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In conflicts and disasters, protect children from child labour

12 June 2017

Globally over 1.5 billion people live in countries that are affected by conflict, violence and fragility. At the same time, around 200 million people are affected by disasters every year. A third of them are children. A significant proportion of the 168 million children engaged in child labour live in areas affected by conflict and disaster. The World Day Against Child Labour this year will focus on the impact of conflicts and disasters on child labour.

Conflicts and disasters have a devastating impact on people’s lives. They kill, maim, injure, force people to flee their homes, destroy livelihoods, push people into poverty and starvation and trap people in situations where their basic human rights are violated. Children are often the first to suffer as schools are destroyed and basic services are disrupted. Many children are internally displaced or become refugees in other countries, and are particularly vulnerable to trafficking and child labour. Ultimately, millions of children are pushed into child labour by conflicts and disasters.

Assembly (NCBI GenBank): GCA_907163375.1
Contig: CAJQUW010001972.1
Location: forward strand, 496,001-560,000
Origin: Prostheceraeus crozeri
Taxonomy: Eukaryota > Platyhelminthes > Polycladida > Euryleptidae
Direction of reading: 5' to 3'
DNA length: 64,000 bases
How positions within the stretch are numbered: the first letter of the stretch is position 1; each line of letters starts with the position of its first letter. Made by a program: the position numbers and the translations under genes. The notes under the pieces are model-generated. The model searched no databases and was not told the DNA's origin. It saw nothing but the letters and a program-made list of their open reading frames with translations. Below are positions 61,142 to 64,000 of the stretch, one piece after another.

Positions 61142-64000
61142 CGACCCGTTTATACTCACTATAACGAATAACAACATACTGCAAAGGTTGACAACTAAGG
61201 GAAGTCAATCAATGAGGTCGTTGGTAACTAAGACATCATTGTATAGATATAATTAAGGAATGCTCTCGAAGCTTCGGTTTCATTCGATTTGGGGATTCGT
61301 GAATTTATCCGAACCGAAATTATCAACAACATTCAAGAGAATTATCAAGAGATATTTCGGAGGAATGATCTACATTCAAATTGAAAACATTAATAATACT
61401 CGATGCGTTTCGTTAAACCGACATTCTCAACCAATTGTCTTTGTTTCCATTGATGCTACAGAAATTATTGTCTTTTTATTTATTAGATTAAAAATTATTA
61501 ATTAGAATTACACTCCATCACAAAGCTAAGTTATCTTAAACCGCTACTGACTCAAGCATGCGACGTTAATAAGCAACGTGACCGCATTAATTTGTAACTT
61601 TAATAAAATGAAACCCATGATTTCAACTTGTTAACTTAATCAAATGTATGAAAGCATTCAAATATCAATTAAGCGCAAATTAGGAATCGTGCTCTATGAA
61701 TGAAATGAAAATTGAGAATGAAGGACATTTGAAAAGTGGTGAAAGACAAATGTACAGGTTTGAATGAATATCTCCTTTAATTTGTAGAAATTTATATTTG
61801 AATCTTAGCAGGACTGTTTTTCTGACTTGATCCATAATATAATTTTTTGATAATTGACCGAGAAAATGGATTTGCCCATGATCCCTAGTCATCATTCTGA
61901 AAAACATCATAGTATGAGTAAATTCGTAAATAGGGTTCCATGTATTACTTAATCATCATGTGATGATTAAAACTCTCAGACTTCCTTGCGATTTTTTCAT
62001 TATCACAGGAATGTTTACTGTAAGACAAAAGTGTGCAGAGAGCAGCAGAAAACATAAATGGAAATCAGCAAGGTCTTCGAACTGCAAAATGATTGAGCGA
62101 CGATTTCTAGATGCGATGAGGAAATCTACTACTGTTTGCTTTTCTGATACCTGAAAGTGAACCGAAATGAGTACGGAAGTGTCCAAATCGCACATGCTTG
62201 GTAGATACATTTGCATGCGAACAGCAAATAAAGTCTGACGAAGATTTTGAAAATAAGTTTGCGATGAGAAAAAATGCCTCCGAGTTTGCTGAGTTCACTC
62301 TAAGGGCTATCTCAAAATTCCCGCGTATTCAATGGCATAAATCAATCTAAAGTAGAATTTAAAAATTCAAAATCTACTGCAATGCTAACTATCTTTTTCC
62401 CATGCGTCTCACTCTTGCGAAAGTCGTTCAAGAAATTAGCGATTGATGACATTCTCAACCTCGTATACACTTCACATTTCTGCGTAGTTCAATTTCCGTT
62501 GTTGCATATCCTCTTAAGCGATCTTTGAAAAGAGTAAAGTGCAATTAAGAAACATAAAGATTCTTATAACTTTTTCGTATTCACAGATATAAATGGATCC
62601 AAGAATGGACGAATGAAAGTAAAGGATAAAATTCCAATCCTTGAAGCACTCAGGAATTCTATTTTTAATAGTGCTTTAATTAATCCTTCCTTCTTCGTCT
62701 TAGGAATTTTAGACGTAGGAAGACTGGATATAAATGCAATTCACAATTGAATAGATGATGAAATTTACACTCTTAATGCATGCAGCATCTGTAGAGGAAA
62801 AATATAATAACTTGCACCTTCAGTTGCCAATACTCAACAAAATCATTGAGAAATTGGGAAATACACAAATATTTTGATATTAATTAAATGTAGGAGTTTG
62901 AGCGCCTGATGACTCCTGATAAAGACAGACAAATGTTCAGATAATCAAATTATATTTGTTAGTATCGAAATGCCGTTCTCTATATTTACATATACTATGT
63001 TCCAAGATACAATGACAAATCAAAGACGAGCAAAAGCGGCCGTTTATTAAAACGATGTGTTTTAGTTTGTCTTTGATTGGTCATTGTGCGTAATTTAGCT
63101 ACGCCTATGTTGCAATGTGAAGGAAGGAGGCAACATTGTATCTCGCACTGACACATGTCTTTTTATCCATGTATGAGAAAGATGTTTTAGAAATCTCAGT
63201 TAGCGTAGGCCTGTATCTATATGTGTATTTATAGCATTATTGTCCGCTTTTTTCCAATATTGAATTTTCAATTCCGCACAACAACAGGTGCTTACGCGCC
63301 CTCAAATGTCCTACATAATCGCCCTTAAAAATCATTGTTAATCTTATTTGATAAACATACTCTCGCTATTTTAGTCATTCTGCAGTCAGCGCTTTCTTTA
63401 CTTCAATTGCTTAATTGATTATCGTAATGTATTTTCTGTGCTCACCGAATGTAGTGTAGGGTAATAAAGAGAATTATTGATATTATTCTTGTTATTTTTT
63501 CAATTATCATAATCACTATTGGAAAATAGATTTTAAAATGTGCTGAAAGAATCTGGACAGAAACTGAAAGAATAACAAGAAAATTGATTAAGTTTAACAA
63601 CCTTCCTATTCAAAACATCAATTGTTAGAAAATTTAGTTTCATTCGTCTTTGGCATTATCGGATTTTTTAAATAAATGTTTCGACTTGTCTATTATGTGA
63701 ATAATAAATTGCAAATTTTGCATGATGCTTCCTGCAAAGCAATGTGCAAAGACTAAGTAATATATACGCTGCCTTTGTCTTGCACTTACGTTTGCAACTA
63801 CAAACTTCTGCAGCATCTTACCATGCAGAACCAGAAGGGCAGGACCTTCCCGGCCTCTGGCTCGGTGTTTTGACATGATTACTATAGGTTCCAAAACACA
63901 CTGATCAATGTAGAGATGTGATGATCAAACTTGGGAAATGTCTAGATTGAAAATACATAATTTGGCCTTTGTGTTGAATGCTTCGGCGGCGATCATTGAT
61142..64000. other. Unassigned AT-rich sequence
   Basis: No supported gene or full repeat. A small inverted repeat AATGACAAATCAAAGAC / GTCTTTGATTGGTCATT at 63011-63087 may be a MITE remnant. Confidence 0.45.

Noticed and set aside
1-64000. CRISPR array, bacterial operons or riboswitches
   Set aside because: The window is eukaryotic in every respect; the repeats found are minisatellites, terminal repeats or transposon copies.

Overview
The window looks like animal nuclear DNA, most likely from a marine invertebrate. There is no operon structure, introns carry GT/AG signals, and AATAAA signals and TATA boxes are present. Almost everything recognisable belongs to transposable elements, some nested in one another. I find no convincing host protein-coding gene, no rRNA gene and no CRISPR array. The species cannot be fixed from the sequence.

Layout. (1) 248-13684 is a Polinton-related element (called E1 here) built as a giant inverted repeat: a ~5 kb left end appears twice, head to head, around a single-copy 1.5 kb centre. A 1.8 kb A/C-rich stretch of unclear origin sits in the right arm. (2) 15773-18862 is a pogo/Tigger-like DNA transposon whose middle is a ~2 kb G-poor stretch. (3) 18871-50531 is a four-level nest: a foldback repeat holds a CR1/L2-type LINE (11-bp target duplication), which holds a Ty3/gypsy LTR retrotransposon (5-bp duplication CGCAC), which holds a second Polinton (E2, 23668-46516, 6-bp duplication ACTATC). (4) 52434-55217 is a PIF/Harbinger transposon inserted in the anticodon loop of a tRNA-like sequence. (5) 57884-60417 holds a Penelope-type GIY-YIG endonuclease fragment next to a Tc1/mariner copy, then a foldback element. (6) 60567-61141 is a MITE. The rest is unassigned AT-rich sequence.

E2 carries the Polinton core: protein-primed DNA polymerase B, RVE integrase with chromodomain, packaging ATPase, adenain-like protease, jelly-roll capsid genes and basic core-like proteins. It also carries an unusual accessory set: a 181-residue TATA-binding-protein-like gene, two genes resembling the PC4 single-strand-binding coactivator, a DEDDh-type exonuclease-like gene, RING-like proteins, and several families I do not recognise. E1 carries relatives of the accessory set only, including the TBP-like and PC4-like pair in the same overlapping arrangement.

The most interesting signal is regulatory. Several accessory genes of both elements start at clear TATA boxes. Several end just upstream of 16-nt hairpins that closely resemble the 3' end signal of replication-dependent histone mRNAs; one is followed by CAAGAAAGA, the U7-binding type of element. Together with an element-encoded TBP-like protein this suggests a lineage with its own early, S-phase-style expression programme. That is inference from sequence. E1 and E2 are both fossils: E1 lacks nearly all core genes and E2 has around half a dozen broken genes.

As the world strives to achieve the elimination of child labour by 2025, on this World Day Against Child Labour, let’s join forces to end child labour in areas affected by conflict and disaster!

Key resources

  1. © ILO/Tabitha Ross

    The ILO Response to the Syrian Refugee Crisis

    As part of the wider UN-response to the refugee crisis , the ILO Regional Office for the Arab States has adopted a cross-cutting development-focused strategy in Lebanon and Jordan which supports both refugees and host community residents in order to preserve social and economic stability as well as realise the rights of both to decent work and social justice.

  2. World Day 2017 video playlist

Partner resources

  1. OSCE: 17th Alliance against Trafficking in Persons Conference

    Trafficking in Children and the Best Interests of the Child

  2. © TDH/Emergency Philippines

    Plan International

    Philippines case study